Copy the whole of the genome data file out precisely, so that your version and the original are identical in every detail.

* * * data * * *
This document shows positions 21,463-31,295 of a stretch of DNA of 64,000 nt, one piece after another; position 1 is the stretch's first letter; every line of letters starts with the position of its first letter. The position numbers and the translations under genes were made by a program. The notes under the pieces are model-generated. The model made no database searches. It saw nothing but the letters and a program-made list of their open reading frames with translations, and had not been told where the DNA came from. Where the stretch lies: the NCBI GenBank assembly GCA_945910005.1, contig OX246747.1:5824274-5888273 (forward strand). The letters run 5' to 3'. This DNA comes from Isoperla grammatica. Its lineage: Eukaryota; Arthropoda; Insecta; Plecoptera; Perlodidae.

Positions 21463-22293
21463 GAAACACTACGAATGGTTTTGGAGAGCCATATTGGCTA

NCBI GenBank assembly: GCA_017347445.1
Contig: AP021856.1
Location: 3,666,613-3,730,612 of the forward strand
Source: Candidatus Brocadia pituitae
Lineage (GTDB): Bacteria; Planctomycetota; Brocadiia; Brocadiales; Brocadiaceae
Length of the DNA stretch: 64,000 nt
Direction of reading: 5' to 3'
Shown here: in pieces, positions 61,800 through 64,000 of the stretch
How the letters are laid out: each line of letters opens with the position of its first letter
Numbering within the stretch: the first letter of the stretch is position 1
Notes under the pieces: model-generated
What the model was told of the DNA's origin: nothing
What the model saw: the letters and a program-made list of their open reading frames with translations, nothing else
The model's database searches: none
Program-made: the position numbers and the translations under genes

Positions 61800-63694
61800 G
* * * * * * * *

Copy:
This document shows positions 21,463-31,295 of a stretch of DNA of 64,000 nt, one piece after another; position 1 is the stretch's first letter; every line of letters starts with the position of its first letter. The position numbers and the translations under genes were made by a program. The notes under the pieces are model-generated. The model made no database searches. It saw nothing but the letters and a program-made list of their open reading frames with translations, and had not been told where the DNA came from. Where the stretch lies: the NCBI GenBank assembly GCA_945910005.1, contig OX246747.1:5824274-5888273 (forward strand). The letters run 5' to 3'. This DNA comes from Isoperla grammatica. Its lineage: Eukaryota; Arthropoda; Insecta; Plecoptera; Perlodidae.

Positions 21463-22293
21463 GAAACACTACGAATGGTTTTGGAGAGCCATATTGGCTA

NCBI GenBank assembly: GCA_017347445.1
Contig: AP021856.1
Location: 3,666,613-3,730,612 of the forward strand
Source: Candidatus Brocadia pituitae
Lineage (GTDB): Bacteria; Planctomycetota; Brocadiia; Brocadiales; Brocadiaceae
Length of the DNA stretch: 64,000 nt
Direction of reading: 5' to 3'
Shown here: in pieces, positions 61,800 through 64,000 of the stretch
How the letters are laid out: each line of letters opens with the position of its first letter
Numbering within the stretch: the first letter of the stretch is position 1
Notes under the pieces: model-generated
What the model was told of the DNA's origin: nothing
What the model saw: the letters and a program-made list of their open reading frames with translations, nothing else
The model's database searches: none
Program-made: the position numbers and the translations under genes

Positions 61800-63694
61800 G